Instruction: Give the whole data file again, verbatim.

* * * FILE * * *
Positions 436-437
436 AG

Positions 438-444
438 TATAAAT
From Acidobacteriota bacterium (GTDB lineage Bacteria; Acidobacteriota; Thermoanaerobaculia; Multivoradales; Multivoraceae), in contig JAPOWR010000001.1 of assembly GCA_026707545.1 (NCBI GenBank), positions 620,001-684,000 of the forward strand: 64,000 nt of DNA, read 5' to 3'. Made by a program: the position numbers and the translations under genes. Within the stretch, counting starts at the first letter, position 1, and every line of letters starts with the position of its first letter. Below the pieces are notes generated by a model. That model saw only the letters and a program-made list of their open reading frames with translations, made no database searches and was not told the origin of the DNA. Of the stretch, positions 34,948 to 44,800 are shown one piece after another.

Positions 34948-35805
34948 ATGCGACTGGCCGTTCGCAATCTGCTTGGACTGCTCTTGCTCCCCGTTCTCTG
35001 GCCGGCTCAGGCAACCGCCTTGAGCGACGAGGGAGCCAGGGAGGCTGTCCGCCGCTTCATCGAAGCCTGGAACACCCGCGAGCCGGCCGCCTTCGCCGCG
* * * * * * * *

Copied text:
Positions 436-437
436 AG

Positions 438-444
438 TATAAAT
From Acidobacteriota bacterium (GTDB lineage Bacteria; Acidobacteriota; Thermoanaerobaculia; Multivoradales; Multivoraceae), in contig JAPOWR010000001.1 of assembly GCA_026707545.1 (NCBI GenBank), positions 620,001-684,000 of the forward strand: 64,000 nt of DNA, read 5' to 3'. Made by a program: the position numbers and the translations under genes. Within the stretch, counting starts at the first letter, position 1, and every line of letters starts with the position of its first letter. Below the pieces are notes generated by a model. That model saw only the letters and a program-made list of their open reading frames with translations, made no database searches and was not told the origin of the DNA. Of the stretch, positions 34,948 to 44,800 are shown one piece after another.

Positions 34948-35805
34948 ATGCGACTGGCCGTTCGCAATCTGCTTGGACTGCTCTTGCTCCCCGTTCTCTG
35001 GCCGGCTCAGGCAACCGCCTTGAGCGACGAGGGAGCCAGGGAGGCTGTCCGCCGCTTCATCGAAGCCTGGAACACCCGCGAGCCGGCCGCCTTCGCCGCG